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School of Medicine
HIV-Positive to HIV-Positive Transplants
After receiving approval from the United Network for Organ Sharing to be the first hospital in the United States to perform HIV-positive to HIV-positive organ transplants, Johns Hopkins did just that, becoming the first in the world to execute an HIV-positive to HIV-positive liver transplant and the first in the United States to do an HIV-positive to HIV-positive kidney transplant.
A multidisciplinary team from Johns Hopkins Medicine jumped at the opportunity to perform the surgeries as soon as suitable organs and recipients became available. There are approximately 122,000 people on the transplant waiting list in the United States at any given time. Thousands die each year, many of whom might have lived had they gotten the organ they needed. With the passage of the HIV Organ Policy Equity Act of 2013 and the recent approval from the United Network for Organ Sharing, HIV-positive patients could have a second chance at life. Read the full media advisory.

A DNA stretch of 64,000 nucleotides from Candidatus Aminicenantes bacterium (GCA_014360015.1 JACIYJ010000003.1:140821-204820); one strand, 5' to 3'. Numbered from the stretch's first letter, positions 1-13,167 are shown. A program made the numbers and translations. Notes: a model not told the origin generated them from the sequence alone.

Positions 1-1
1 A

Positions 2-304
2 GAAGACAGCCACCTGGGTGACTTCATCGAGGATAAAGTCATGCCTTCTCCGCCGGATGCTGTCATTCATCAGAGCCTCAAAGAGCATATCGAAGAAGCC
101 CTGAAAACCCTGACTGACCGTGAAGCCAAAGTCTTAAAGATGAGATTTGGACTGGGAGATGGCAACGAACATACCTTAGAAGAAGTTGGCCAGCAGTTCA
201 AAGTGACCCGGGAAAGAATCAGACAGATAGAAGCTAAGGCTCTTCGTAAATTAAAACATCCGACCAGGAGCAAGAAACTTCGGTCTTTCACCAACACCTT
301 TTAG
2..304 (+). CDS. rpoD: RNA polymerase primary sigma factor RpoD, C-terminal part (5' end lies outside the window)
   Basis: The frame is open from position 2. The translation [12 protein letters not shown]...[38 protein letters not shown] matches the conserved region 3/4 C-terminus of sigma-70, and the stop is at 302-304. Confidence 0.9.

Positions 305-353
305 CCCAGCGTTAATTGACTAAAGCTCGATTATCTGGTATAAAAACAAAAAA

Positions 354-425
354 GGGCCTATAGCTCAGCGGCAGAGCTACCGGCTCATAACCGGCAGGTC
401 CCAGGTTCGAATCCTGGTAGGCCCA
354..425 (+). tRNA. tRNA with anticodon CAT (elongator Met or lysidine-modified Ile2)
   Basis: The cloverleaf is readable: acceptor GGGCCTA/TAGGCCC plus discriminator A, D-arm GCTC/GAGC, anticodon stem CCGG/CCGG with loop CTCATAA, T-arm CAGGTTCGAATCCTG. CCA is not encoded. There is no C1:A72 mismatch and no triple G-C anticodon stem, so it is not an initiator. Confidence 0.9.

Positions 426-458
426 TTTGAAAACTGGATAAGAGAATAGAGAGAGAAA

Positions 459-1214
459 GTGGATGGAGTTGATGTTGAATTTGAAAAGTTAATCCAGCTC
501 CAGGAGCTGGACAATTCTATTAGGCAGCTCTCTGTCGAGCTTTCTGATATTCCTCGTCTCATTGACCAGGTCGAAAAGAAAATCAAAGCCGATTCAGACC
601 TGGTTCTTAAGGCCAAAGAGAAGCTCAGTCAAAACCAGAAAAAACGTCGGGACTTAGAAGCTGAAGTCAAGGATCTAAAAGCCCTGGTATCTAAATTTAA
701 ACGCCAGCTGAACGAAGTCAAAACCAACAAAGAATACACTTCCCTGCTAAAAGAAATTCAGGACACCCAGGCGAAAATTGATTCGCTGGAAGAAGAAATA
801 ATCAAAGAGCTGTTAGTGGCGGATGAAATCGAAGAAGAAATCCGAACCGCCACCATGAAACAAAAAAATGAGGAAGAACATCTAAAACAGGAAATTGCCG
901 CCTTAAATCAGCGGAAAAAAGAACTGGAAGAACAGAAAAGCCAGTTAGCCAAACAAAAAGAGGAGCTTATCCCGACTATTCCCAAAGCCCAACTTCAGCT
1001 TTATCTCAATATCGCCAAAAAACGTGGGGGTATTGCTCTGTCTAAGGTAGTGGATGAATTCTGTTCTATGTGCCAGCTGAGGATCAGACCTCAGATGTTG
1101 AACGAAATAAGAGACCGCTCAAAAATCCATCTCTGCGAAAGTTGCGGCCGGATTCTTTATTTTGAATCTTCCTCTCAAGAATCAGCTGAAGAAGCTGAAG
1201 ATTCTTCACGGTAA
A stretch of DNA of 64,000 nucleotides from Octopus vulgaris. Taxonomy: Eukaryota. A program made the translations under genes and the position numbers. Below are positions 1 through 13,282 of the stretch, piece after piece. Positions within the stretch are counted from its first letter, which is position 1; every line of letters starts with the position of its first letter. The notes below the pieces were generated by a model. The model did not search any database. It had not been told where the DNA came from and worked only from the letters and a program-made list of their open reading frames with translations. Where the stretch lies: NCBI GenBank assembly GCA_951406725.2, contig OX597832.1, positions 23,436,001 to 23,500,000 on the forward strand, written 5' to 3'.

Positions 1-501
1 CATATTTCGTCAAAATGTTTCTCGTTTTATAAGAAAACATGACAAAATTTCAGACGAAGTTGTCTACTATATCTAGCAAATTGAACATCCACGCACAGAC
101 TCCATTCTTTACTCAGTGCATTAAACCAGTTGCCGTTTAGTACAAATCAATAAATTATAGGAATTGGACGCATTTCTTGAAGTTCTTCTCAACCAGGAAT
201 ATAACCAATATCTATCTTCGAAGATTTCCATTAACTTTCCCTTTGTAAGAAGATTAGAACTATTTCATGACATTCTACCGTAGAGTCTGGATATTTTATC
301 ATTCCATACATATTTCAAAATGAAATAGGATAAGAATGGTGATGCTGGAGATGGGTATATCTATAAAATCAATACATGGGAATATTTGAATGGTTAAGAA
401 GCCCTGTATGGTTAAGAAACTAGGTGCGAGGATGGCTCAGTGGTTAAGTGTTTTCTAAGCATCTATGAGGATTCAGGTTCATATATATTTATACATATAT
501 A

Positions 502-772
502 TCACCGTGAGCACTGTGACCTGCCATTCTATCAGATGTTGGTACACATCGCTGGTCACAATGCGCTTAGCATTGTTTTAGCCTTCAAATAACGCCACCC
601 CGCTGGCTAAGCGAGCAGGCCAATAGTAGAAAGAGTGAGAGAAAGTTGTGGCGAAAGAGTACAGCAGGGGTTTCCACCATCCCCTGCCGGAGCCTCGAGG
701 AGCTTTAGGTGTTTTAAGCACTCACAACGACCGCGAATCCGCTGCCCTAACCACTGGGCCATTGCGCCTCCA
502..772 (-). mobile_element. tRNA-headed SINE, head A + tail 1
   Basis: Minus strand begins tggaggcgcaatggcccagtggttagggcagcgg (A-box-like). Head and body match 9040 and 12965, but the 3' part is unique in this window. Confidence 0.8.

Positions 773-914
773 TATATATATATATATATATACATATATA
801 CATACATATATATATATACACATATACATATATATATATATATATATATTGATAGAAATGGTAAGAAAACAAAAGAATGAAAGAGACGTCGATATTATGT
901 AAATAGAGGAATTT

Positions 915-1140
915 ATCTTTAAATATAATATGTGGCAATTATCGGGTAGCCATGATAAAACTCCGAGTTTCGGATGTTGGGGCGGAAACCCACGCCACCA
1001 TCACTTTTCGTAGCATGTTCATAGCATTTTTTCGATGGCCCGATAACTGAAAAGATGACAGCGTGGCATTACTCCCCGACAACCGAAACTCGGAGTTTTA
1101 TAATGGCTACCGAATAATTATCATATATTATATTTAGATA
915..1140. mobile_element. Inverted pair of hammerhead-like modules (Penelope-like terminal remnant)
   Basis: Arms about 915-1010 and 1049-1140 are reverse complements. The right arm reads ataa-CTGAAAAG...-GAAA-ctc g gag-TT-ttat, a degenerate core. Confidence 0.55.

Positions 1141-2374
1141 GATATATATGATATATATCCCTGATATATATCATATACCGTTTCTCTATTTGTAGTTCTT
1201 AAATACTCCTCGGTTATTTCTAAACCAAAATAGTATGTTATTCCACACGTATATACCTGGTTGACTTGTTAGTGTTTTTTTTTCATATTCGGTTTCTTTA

She was a daughter, a mother, an auntie, best friend and sister! She was able to leave this world helping those underdogs she fought so hard for. Our family was fortunate to have had her for the time we did and blessed she is able to continue on within our hearts and the souls of so many she is able to help!
- Family members of the anonymous liver donor
HIV-Positive to HIV-Positive Transplant Media Briefing
Interview with Dorry Segev, M.D., Ph.D.
HIV-Positive Transplant Breakthrough | Interview with Dorry Segev, M.D., Ph.D.
Johns Hopkins surgeons are the first in the nation to complete an HIV-positive kidney transplant and the first in the world to execute an HIV-positive liver transplant. Elizabeth Tracey, director of electronic media at Johns Hopkins Medicine, gets the backstory from Dorry Segev, M.D., Ph.D., the surgeon who helped draft the 2013 HOPE Act, which was signed in 2013 and made it possible for HIV-positive individuals to donate organs.
Los Angeles Times
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